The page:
In the tradition of Japanese robots that nobody needs, Nissan has created self-parking, robotic, desk chairs.
Nissan’s “INTELLIGENT PARKING CHAIR” continues in the long line of useless Japanese robots like this Robo-teddy →
that wants to sweep you off your feet and cuddle.
Other Japanese crap-bots include:
“Pepper” humanoid robots contemplate their life in Japan Inc.
The above sad photo of Japan’s Softbank’s “Pepper” robots was taken at the 2015 International Robot Exhibition. The four-day event in Tokyo presents the newest robots from over 450 companies and organizations.
Our previous reports of sad-sack Japanese robots include:
Automatic driving “robot taxi” is coming to a town near you in Japan.
国家戦略特区で自動運転の実験小泉進次郎氏「できるとこからガンガンやる」—Yuri Kageyama on Twitter Oct. 2, 2015
MONOist / 2015-Oct-2 (ç)
…Automatic-driving technologies for “taxi robots” are coming to a town near you in Japan. The government has decided on national strategic zones for self-driving taxis…The first zone will in Kanagawa Prefecture just outside Yokohama in the city of Fujisawa. Plans are for passenger tests on about 3km of the main road of the beach district of the Shonan shoreline…
…in these tests “robot taxis” will drive autonomously but there will be a human driver that can manually override the robot’s system for safety.
Here’s a new article in English with more/better details than goofy Google Translate.
Quartz (2015-Oct-2): Japan is experimenting with driverless, robot taxis
Previous hi-tech taxi reports on the 3Yen include:
Japan’s Ground Self-Defense Force has unveiled its new, autonomous, bipedal walking-type armored combat robot that has been under development for some time.
The unveiling took place at the High Technical School (HTS) of Camp Takeyama. The grabbing the interest of students and for recruiting future candidates for Japan Self-Defense Forces was assured by the use of high-fashion camouflage patterns.
—goofy Google Translate
子供達の心をがっしり鷲掴みで、自衛隊志願希望者も確保した模様. — イチロー・D・羽田@宿毛湾泊地 (@RJTT_HND_Tokyo) September 27, 2015
A few of the many other reports about J-bots on the 3Yen include:
Since Softbank “Pepper” robot costs* 198,000 yen ($1,654 USD) to purchase and then the owner has to then pay another 24,600 yen ($206 USD) per month for the service contract, the bitchin’ bot better do a lot more than just, “shaking its hips and moan.”
No sex please, we’re robots!
Buyers of hit new ‘emotional robot’ Pepper to sign contract vowing it won’t be used for sex
DAILY MAIL | 22 September 2015
…Japan-based SoftBank included a clause in the ownership contract which said using the robot for ‘the purpose of sexual or indecent behavior’ breaks this rental agreement…Computer pranksters have already reprogrammed the iPad hanging from its neck to give Pepper ‘virtual breasts’ which makes it shake its hips and moan when touched..more…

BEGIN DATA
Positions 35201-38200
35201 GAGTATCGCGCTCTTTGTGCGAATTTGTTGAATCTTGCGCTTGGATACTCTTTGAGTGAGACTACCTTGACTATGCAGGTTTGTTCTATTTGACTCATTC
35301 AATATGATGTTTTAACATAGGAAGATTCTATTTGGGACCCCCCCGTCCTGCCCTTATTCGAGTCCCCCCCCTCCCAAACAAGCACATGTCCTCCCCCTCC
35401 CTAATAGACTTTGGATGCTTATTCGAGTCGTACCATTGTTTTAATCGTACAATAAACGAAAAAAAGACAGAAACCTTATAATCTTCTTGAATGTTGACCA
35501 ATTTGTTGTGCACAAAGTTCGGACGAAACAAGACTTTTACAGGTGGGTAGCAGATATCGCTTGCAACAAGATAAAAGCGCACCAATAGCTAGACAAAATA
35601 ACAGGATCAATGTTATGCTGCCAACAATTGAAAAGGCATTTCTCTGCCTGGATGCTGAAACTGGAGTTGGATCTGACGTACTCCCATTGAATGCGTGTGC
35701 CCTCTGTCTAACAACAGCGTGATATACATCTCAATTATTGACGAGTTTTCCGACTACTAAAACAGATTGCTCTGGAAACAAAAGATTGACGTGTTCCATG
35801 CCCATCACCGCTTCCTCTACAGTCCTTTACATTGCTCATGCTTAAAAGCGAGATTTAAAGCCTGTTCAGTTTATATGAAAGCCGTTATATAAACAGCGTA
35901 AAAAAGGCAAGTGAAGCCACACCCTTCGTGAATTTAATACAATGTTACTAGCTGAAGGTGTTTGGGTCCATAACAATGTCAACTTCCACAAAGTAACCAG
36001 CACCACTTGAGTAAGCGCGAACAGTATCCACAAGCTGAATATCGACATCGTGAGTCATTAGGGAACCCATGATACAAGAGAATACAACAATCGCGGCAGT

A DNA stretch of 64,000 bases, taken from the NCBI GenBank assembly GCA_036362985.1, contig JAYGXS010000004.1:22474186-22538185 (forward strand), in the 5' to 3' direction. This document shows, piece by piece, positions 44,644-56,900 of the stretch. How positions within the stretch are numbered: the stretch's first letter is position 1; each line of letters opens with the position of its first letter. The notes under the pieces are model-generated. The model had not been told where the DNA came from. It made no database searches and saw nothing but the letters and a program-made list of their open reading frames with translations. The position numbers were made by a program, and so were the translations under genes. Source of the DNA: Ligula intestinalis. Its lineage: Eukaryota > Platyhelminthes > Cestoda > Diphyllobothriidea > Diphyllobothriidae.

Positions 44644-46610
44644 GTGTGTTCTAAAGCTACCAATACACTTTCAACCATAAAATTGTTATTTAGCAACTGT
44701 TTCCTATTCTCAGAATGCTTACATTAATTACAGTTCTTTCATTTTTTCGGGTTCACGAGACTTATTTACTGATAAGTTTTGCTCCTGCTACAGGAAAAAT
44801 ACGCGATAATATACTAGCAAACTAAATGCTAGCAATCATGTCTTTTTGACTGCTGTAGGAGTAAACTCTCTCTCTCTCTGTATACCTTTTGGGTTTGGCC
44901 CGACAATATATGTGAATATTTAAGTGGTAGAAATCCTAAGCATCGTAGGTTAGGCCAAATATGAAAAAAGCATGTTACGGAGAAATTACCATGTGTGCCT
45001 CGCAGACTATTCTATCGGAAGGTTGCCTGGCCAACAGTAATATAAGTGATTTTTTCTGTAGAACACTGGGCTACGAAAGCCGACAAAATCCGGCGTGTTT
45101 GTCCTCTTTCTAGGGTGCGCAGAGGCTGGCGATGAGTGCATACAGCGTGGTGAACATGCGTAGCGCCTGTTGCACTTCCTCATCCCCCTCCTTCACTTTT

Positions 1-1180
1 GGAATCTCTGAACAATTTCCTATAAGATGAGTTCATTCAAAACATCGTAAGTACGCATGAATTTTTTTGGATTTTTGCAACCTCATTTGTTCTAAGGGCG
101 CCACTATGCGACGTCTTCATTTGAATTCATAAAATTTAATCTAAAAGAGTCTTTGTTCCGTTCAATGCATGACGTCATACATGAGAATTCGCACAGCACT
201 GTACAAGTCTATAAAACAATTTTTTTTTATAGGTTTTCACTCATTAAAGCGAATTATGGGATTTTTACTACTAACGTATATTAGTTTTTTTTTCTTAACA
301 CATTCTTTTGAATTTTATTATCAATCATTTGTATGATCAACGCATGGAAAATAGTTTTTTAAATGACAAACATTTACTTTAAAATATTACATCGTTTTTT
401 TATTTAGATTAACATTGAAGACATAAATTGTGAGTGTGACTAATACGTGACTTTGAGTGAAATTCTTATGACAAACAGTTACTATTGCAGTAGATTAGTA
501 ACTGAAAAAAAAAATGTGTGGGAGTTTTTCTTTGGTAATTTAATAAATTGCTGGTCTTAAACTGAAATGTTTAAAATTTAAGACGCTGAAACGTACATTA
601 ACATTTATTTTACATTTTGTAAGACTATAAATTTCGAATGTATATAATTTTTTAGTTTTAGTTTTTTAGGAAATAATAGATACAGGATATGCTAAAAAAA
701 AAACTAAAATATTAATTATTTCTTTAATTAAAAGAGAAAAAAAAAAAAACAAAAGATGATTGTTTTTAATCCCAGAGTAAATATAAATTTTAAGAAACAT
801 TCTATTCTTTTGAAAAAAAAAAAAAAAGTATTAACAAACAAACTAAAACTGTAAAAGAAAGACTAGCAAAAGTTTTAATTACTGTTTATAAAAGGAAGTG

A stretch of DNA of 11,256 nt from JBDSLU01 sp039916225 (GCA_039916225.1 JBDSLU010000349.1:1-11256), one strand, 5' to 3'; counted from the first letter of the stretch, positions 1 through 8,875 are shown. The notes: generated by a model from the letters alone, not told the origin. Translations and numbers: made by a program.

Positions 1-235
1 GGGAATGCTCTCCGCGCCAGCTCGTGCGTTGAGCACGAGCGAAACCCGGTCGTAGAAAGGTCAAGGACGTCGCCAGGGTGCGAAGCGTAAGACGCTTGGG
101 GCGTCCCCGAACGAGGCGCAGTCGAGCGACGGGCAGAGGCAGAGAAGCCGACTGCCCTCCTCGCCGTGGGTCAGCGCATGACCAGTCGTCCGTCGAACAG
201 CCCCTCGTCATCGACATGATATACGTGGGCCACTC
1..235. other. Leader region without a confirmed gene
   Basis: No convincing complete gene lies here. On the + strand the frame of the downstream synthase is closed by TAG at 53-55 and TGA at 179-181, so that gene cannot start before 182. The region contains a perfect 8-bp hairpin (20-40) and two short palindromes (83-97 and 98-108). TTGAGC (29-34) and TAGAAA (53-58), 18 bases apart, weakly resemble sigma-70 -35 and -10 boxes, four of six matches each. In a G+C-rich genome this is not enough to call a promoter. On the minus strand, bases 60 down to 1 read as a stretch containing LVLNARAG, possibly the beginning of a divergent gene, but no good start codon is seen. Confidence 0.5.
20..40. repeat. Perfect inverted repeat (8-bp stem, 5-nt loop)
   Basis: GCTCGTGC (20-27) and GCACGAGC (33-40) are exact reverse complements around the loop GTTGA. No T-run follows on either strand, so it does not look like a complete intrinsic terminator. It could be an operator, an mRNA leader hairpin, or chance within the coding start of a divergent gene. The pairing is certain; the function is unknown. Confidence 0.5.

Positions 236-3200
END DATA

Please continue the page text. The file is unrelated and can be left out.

Previously the 3Yen has reported on Japanese robosex including:
Question posed on reddit:
I was wondering automation and its effects on the workforce. Given that Hitachi has now introduced the first AI managers. Will automation change “employment” as we know it in the coming years?
┏[-_-]┛ WELCOME TO OUR ROBOT OVERLORDS ┗[-_-]┓(not)
The AI [artificial intelligence] of those “AI managers” does not mean they are bosses. The so-called “AI managers” are just software schedulers of logistics tasks using some AI. All major shipping companies have been using such software for years—the same for taxi companies, auto parts warehouses, and gambling casino management.
According to Hitachi’s press release (2015-09-15), the company is just trying to smooth out allocation production resources using better scheduling and prediction of factory job orders. These are not robot “managers” bossing humans around—just fancy computer calendars tied into Excel spreadsheets, <yawn>.
By integrating artificial intelligence technology into Hitachi’s automation for logistics tasks, they were able to verify an 8% improvement in efficiency. Cool! However, that’s what Amazon.com, UPS, Walmart, and every supermarket chain has been doing for the past 20 years.
The key point is that Hitachi’s AI technology is trying predict glitches in their production and figure out whether improvements/keizen actually work together to boast production. For example, a 200% improvement in the Widget bolt tightening also must have a 200% improvement in the Widget locking washer placement and picking/fitting of bolts before they’re tightened.
Bottom line: Move along folks—Nothing to see here, yet.
Previous 3Yen reports on the myths of Japanese robotics include:
← Shinjuku district’s famed “Robot Restaurant” (3Yen 2015-02-05), (3Yen 2012-07-28) had a huge presence at the Tokyo’s 35th annual “Asakusa Samba Carnival,” which of course is held on the last weekend of August—perfect time for “carnival” in Japanese thinking.
Also view video the samba parade taken from several other vantage points in our Comments section.
When Japan’s Foreign Ministry appointed the beloved character Doraemon as an “anime ambassador” to the world in 2008 (Wiki), I doubt he was thinking that he would end up being chained in front of a shopping center in China.
I also doubt that the Japanese Foreign Ministry would have thought harmless Doraemon would become persona non grata in China since he is, ″on a mission to corrupt the China’s youth (theguardian.com).″
A few of the many previous reports about Doraemon on the 3Yen include:
America joins Japan in a robotic circle jerk. MegaBots, Inc. of the USA challenges Suidobashi Heavy Industries’ Kuratas robot* to a wank off! All Japan has to do is to name the battlefield and in one year there will be a wanking battle.
Previous 3Yen reports on Japan’s Kuratas robot include: